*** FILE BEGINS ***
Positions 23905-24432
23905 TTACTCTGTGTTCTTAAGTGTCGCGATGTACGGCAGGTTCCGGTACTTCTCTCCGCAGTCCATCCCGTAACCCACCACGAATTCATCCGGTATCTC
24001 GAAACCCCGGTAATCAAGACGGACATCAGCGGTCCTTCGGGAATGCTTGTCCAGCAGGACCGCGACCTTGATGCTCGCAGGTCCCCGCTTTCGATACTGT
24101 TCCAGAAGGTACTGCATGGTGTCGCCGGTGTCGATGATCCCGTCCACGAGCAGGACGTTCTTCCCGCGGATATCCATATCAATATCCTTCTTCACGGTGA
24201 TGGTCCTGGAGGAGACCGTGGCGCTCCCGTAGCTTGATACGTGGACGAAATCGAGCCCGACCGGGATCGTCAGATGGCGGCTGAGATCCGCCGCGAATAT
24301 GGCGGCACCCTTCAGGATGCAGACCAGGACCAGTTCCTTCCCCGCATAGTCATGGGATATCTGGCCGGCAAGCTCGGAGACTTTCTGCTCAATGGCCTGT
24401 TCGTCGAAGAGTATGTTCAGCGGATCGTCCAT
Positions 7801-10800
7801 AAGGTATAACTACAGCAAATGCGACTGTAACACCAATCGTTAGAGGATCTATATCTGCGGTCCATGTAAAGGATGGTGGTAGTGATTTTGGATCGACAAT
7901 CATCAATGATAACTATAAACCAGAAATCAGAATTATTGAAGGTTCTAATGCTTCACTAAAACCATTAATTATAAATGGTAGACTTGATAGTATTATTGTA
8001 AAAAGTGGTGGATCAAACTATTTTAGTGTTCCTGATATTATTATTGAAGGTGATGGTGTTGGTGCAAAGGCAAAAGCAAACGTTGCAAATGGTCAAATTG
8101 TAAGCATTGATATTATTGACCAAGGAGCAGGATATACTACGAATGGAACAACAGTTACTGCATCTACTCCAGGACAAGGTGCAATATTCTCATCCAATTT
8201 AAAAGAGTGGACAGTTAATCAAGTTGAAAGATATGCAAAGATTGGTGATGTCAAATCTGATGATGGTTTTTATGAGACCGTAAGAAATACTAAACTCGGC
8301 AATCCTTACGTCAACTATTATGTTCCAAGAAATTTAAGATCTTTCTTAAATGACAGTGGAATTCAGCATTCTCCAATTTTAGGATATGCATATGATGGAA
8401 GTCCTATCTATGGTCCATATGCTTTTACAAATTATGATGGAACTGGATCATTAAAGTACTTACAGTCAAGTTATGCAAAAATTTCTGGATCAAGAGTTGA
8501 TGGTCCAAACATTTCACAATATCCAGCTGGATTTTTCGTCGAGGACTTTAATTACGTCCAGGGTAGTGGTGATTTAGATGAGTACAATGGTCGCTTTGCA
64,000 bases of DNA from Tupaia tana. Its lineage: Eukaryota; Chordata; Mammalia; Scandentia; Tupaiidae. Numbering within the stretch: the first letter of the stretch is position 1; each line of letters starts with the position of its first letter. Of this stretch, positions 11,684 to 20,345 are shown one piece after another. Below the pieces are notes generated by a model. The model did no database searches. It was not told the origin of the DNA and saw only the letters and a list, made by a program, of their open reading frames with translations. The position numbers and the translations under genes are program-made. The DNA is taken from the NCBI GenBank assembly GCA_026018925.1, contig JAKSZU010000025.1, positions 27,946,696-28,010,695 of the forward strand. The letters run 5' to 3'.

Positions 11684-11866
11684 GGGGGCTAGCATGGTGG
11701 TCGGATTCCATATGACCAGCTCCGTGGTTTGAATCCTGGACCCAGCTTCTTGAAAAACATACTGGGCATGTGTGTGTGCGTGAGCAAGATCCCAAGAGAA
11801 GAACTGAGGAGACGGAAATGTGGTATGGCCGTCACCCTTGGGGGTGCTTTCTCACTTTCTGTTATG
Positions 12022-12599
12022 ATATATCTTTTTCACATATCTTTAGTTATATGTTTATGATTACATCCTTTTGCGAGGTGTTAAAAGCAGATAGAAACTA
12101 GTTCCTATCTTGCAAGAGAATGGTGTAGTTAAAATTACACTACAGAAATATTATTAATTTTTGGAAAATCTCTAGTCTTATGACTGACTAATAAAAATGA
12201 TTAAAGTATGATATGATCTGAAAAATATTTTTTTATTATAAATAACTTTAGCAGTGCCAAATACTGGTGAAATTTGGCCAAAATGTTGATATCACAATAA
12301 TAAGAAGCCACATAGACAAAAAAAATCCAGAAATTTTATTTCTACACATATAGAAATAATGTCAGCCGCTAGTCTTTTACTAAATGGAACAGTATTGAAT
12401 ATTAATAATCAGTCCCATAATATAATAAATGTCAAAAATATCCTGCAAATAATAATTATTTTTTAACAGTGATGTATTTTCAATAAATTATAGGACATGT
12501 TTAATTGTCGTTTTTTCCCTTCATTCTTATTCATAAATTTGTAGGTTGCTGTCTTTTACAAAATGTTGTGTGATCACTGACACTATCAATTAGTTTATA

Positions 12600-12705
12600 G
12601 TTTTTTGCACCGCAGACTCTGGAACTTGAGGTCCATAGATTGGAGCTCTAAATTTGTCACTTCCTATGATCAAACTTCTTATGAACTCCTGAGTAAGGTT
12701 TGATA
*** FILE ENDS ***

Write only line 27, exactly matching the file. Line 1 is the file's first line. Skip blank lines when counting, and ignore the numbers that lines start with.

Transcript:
12401 ATTAATAATCAGTCCCATAATATAATAAATGTCAAAAATATCCTGCAAATAATAATTATTTTTTAACAGTGATGTATTTTCAATAAATTATAGGACATGT